17 August 2016
Give your research a boost with must-search collections
If you’ve plundered the birth, marriage and death registers and exhausted the censuses, where else should you now look? Give your ancestral research a boost with Family Tree September and expert Chris Paton’s selection of useful records for the United Kingdom and Ireland that go way beyond the basic vital registers and censuses to add new details and depth to your family tree. Chris's selection of record collections can help take you to the next stage in your ancestral research – a step well worth taking...
We're giving you a taster of one of the records here, but check out the issue for 9 more must-search collections, from parish chest records to gazetteers and histories..
Wills & inventories
Many of our ancestors left wills prior to their death. The court process formalising the transfer of estates to beneficiaries was known as ‘probate’ in England, Wales and Ireland (‘confirmation’ in Scotland). Where no will was left, assets could still be passed on through the courts after the creation of an inventory and the appointment of an executor. Even if our ancestors died without a will, it is worth researching others from the town who left a will, as our ancestors may be named as beneficiaries, creditors, debtors, executors or perhaps witnesses.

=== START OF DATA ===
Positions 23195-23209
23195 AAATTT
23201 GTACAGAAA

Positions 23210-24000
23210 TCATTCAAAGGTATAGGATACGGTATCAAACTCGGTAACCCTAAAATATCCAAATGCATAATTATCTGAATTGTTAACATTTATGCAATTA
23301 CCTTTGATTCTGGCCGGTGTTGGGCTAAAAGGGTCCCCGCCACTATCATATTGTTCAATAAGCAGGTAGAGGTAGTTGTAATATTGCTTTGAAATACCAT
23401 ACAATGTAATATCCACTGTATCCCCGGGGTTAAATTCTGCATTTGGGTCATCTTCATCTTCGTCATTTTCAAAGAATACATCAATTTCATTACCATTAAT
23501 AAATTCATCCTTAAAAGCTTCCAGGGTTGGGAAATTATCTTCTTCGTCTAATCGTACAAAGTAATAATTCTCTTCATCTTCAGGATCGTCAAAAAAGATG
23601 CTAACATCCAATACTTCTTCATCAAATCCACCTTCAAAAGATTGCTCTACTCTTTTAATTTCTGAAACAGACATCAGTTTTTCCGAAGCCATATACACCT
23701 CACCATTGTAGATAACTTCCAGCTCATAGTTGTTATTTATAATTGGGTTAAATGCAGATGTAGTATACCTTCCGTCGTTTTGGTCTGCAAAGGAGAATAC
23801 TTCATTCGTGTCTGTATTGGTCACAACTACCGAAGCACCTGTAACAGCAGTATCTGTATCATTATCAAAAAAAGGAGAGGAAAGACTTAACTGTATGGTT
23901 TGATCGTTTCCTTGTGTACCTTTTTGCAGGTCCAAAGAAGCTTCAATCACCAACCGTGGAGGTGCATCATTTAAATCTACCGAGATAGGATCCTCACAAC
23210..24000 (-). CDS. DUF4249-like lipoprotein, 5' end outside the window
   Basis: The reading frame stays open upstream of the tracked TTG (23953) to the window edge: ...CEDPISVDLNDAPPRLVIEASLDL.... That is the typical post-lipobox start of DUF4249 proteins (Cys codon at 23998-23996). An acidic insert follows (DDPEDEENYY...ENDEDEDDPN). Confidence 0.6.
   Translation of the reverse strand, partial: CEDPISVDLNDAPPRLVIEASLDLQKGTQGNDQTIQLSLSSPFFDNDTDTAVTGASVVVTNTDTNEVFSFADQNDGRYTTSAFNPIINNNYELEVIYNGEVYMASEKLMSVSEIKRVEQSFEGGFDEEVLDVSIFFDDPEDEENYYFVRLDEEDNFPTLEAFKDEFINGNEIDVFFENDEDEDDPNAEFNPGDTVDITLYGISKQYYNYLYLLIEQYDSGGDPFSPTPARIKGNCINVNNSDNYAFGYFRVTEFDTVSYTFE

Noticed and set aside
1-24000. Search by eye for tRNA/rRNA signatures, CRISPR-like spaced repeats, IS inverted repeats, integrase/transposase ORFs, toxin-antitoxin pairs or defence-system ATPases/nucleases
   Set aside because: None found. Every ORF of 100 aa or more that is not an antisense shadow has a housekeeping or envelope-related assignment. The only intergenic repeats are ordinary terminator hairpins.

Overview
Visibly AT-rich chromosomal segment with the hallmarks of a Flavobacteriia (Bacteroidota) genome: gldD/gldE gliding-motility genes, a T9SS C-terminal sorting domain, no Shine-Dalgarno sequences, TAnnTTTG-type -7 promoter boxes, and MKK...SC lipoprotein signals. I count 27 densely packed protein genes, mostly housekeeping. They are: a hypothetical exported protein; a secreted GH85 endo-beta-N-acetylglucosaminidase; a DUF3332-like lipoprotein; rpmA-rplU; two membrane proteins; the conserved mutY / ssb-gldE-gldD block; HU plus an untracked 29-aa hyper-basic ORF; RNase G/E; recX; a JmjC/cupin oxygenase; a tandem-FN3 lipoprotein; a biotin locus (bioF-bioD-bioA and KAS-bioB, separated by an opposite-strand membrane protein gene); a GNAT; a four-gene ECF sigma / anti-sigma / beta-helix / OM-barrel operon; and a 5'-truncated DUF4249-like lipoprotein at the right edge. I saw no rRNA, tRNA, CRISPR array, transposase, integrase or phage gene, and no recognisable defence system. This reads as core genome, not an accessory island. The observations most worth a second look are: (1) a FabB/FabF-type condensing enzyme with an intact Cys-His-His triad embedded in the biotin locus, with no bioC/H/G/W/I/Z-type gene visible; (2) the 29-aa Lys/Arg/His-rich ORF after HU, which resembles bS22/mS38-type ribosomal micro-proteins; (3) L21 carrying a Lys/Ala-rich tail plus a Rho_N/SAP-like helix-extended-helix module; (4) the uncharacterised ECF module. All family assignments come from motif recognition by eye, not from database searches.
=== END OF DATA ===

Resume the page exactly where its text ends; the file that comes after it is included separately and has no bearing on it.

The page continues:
For England and Wales from 1858 onwards check www.gov.uk/search-will-probate; earlier wills may be found probated through a range of church-based courts, with a useful guide available at www.nationalarchives.gov.uk/help-with-your-research/research-guides/wills-or-administrations-before-1858.
For Northern Ireland, the indexes for wills prior to 1964 are available on the PRONI website, while all Scottish-based confirmation documents prior to 1925 are digitised and available on ScotlandsPeople.
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